Ethiopia: At Peace, and at War

Ethiopia is Africa's second most populous nation and one of its largest economies. In 2018, Ethiopia's tourism sector was the fastest growing in the world. Now it is completing the Grand Ethiopian Renaissance Dam, the seventh largest in the world, and soon to be the biggest hydroelectric power plant in Africa.

But in November 2020, Ethiopian Prime Minister Abiy Ahmed ordered airstrikes against targets in his own country, in the region of Tigray. Tigrayans led Ethiopia for nearly three decades before Ahmed was appointed in 2018. In 2019, Ahmed was awarded the Nobel Peace Prize after brokering a long-awaited peace with neighboring Eritrea. Just months later, he was waging what some say amounts to civil war. Tens of thousands of refugees have fled the fighting across the border to Sudan—half of them children, according to the United Nations High Commissioner for Refugees.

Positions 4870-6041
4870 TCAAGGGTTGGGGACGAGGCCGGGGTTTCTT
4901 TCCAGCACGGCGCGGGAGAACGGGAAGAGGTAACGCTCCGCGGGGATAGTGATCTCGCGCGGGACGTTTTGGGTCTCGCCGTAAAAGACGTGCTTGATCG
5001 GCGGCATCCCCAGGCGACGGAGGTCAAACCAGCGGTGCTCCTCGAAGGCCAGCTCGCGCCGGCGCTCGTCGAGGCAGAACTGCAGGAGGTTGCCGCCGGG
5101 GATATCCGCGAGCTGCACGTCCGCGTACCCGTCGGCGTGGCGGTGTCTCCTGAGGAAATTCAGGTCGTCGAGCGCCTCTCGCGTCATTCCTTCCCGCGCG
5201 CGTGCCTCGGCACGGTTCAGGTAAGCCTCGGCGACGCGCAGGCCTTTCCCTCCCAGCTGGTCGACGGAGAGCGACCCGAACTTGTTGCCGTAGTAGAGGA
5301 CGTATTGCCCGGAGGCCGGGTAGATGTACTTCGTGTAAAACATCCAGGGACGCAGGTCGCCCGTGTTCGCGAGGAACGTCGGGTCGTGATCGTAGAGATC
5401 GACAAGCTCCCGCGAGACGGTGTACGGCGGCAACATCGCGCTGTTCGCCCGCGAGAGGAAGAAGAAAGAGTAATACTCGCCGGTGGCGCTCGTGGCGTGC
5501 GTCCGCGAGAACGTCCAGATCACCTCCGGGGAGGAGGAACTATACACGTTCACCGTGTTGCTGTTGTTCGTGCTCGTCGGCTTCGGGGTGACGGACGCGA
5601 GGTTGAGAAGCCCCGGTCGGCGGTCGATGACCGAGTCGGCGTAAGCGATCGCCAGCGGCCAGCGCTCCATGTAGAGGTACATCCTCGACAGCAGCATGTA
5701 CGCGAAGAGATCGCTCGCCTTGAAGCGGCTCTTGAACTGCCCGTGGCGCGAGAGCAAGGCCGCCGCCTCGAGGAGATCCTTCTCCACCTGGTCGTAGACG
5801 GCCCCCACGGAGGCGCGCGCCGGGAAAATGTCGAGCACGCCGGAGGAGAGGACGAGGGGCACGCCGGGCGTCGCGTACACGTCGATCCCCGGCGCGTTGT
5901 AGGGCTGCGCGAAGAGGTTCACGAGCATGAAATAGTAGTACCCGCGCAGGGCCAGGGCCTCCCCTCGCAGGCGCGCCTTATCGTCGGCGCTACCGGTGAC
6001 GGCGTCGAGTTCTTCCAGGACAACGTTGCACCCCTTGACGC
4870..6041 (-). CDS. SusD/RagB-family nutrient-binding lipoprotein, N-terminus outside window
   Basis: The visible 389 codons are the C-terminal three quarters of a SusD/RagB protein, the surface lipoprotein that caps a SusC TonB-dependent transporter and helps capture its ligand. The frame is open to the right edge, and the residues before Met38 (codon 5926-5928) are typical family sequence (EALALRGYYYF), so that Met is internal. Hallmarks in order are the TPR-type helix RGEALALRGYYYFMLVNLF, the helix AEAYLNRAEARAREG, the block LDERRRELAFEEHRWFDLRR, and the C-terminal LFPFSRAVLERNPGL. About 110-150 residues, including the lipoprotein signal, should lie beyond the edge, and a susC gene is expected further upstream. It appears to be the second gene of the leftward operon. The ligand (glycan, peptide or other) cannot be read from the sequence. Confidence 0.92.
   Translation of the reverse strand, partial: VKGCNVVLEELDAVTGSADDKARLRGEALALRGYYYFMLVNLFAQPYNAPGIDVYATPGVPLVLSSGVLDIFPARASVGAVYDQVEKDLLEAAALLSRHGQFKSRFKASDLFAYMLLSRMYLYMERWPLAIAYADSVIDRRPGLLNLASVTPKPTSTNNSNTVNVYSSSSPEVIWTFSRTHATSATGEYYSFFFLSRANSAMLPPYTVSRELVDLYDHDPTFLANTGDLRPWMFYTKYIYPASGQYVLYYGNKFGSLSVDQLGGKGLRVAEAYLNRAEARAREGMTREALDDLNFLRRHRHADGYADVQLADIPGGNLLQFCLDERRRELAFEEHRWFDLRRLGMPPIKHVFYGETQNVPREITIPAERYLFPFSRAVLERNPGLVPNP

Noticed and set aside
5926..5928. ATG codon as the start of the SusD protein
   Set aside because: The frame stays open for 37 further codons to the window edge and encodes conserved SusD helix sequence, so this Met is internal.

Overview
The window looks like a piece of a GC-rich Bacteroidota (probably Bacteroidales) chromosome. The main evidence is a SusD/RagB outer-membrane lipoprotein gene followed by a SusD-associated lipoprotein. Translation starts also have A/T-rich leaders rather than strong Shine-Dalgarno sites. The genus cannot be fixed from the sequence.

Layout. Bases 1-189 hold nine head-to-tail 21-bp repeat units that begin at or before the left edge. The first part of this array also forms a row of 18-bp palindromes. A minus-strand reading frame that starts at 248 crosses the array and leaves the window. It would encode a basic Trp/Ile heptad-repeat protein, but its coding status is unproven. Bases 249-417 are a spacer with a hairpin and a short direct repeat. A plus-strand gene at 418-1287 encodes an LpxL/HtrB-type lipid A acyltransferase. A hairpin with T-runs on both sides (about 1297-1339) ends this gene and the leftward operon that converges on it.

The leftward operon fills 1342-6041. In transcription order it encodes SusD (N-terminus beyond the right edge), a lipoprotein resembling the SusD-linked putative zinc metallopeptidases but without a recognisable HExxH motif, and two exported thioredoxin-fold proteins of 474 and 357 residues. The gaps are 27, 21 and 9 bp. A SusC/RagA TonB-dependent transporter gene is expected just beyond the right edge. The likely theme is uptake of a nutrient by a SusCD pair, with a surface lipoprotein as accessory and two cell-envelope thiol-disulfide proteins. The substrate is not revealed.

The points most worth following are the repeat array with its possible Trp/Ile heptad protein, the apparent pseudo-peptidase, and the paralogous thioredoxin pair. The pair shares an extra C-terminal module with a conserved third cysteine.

The United States is home to more than 250,000 Ethiopian immigrants and their children—more than from any other African country except Nigeria. More Ethiopians live in California than any other state, with at least 7,000 in the Los Angeles metropolitan area. Reporting for the Los Angeles Times, Jacob Kushner will explore Ethiopia's delicate politics, its booming economy, and its rise to geopolitical prominence.